Ljung-Box test results for the selected ARMA (2, 1) and ARMA (4, 3) Models obtained using SPSS and JMulTi [50] are shown in Tables 5 and 6, respectively. The Ljung-Box -statistic values correspond to -values greater than thus indicating that the test is not significant and residuals appear to be uncorrelated. This implies that for both models, the GSR residual resembles random white noise. Both models will, therefore, be useful to forecast the GSR weather data, with ARMA (2, 1) being the more parsimonious and thus will be used hereafter. Model ARMA (2, 1) also has the lowest BIC value as witnessed from Table 4 and hence is the most suitable model for long-term prediction of GSR data.

For the selected ARMA (2, 1) model, the computed AR and MA roots of the polynomials and in (12) using JMulTi software are shown in Table 7. Note that all roots lie outside the unit circle and hence imply that ARMA (2, 1) model will yield a stationary residual error.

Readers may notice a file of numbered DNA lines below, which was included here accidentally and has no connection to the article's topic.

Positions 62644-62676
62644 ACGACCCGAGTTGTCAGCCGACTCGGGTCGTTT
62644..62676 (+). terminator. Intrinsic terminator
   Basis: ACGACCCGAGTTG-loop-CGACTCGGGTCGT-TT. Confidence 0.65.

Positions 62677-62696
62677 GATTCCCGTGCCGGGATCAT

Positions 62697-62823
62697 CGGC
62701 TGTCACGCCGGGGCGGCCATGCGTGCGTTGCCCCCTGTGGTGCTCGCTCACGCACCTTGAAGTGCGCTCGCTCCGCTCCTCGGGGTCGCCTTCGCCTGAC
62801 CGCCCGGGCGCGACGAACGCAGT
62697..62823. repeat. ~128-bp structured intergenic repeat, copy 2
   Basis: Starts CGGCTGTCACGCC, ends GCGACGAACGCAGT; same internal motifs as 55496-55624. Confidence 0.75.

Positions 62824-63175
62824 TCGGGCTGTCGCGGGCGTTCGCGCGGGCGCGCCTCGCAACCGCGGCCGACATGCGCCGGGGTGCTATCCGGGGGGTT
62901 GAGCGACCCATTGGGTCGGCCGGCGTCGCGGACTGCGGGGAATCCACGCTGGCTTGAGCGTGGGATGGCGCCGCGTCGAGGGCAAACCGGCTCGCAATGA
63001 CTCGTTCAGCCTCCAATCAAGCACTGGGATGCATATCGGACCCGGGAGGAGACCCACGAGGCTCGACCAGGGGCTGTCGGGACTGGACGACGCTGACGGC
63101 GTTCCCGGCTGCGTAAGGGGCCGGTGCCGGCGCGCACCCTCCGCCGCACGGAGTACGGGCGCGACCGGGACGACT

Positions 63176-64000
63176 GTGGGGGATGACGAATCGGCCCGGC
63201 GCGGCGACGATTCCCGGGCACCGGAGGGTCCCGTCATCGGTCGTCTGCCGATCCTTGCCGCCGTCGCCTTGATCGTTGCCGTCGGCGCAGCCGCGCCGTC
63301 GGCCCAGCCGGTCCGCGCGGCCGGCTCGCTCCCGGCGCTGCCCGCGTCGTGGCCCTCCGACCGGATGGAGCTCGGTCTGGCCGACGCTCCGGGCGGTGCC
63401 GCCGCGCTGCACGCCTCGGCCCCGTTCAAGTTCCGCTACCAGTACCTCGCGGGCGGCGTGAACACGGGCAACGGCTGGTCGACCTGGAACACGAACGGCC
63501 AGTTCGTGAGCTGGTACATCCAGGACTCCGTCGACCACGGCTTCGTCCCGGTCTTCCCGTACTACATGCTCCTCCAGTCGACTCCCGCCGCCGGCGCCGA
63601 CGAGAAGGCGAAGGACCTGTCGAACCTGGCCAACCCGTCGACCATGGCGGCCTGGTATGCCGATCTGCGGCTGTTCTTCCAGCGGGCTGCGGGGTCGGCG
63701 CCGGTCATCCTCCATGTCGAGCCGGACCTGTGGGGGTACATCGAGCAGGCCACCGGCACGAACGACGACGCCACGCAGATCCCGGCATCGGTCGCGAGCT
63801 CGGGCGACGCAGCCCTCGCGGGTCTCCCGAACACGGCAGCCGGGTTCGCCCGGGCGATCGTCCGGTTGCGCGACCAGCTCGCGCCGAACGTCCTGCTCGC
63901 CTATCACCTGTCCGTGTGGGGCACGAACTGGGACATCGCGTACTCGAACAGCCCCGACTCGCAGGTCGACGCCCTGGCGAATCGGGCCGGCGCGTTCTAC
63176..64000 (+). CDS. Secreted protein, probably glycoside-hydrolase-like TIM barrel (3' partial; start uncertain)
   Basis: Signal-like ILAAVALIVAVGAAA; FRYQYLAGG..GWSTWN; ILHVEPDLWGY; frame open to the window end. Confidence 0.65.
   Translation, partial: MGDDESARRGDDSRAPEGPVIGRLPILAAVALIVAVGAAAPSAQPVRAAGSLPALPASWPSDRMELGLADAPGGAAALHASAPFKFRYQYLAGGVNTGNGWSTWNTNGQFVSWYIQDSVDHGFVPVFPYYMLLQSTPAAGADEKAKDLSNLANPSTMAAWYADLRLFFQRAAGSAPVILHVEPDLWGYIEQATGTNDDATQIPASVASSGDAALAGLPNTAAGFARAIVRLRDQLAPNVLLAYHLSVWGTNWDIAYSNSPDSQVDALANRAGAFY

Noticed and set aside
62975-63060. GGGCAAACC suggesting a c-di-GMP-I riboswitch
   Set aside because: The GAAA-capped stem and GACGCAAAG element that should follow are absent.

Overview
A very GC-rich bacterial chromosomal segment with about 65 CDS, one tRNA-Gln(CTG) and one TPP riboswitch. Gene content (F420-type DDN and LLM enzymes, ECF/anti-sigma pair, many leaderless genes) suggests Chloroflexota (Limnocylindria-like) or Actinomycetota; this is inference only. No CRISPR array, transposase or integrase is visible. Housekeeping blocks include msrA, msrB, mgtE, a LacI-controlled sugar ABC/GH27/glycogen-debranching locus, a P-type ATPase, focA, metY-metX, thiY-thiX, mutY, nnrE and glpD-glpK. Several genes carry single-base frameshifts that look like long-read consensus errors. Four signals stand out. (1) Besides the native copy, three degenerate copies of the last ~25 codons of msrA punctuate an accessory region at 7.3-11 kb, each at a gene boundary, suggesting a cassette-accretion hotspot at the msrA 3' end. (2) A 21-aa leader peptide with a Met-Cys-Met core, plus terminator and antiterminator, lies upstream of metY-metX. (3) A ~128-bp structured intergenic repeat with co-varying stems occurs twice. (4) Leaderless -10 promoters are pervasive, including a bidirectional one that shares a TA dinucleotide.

Once the parsimonious ARMA (2, 1) model is selected and checked for stationary residual error, the GSR regression model involving the ARMA model becomes where WN() is the final residual error resembling white noise with zero mean and constant variance.

Table 8 shows the result of running Levene’s two-tailed variance test on the Regression model with and without ARMA modeling and measured data for years 1995–2004. This variance ratio test follows the hypothesis: the variances are identical,at least one of the variances is different from another.